little tobey escapes that particular problem, though his body is so drastically different as to be distracting. but he's good. he's really carving out a niche for himself as the adorable outsider, a little like ed norton. just so long as he goes the ed norton good movie route and doesn't get caught up in reese witherspoon vortex that begins with fame and ends with mindless blockbusters, crowd-pleasers, and a celebrity marriage.
still, spiderman celebrity status as the #1 earner seems a mystery. i'm not sure what makes it quite so special.

matrix: reloaded: my theory is that the architect talks so fast so that the average movie-goer will not be able to understand what he's saying and so will not be able to detect that beneath that thickly worded veneer, he really isn't making any sense. to a degree the whole film conforms to that idea: the plot is convoluted and contradictory with several frustrating guns-on-the-wall. i suppose some of those could be dealt with in the next installment; then again, they might not be. it doesn't matter. five minutes in, i was grinning. my jaw dropped during the fight scenes, although each one goes on for longer than it needs to and i got tired of seeing every car flip over in slow motion. two hours in, i was still eager to see what would happen next.
that's the point, isn't it? it's entertaining. everyone looks good. long-winded expository speeches aside, it moves at a pretty good clip and it's exciting. the people who are disappointed with it most have gone in expecting more but it was all i needed it to be.
it does seem like the star wars of our generation. that's all right by me. they feel roughly comparable, quality-wise and in terms of representing an era.

Monday, May 19, 2003

walking down the sunlit bethesda street this afternoon with my dearfriend jamie back from spain, a woman's voice lassoes me: "do you download music from the internet?" jamie and i turn around. the woman's name is also jamila. don't look at the camera, she tells us, and then she invites us to opine on the subject of post-Napster and AudioGalaxy piracy. no one has ever found a bloom at a loss for words, even on a subject s/he hasn't given excessive thought to. i voice support for downloading as a great way to gain exposure to various artists. i bought a lot more cds after i realized through downloading that i liked someone.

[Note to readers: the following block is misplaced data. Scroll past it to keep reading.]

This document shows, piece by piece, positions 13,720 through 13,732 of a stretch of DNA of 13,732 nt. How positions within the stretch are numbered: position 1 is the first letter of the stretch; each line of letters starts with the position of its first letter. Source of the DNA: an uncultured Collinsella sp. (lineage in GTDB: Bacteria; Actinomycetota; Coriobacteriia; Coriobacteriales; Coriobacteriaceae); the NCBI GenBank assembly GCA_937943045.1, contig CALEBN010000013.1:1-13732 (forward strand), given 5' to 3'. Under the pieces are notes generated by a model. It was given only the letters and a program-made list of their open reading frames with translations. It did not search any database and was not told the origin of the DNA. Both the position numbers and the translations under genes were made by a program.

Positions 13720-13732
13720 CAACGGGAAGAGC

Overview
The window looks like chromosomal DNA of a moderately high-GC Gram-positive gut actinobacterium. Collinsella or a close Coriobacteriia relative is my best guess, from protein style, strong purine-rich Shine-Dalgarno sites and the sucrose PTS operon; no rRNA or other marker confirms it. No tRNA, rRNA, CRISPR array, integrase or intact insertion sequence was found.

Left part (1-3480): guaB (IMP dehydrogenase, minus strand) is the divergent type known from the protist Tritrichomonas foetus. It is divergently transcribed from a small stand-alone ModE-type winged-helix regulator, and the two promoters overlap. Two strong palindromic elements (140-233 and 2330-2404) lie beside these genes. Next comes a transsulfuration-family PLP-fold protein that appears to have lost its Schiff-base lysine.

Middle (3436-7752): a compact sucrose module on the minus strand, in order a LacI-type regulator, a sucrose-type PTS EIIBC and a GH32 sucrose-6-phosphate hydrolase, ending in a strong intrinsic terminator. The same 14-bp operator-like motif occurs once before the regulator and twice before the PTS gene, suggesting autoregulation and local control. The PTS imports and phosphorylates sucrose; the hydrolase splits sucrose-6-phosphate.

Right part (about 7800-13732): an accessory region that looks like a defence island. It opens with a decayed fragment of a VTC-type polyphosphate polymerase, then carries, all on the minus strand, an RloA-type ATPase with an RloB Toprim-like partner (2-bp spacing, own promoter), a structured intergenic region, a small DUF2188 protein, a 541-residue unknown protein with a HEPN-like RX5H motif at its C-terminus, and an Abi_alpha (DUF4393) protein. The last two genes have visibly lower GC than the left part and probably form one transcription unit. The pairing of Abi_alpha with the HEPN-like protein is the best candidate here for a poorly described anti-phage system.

i don't manage to be funny, but i don't say "like" either.
great, thanks, says jamila. you guys can watch yourselves on fox news at 10 on wednesday.

and so can you. watch us, i mean. i just wish we'd gotten paid. i spent a decent chunk of money today, only at the last minute forgoing adding a movie ticket to the receipts from shopping and lunch. i may need better self-control; at least i no longer need killer sunglasses.

Sunday, May 18, 2003

ahh, home. so vastly different from college.

FOOD. my little brother, who's been holding down the fort for a week and a half by himself while my parents treated themselves to a vacation in central america, lives entirely off of meat and coke. the fridge is full of plastic containers: half hold one rancid piece of lamb each, the other half are empty and smell. last night, lacking the energy to go shopping, i make do with popcorn, carrots, and leftover tam tams from the family visit to australia last summer.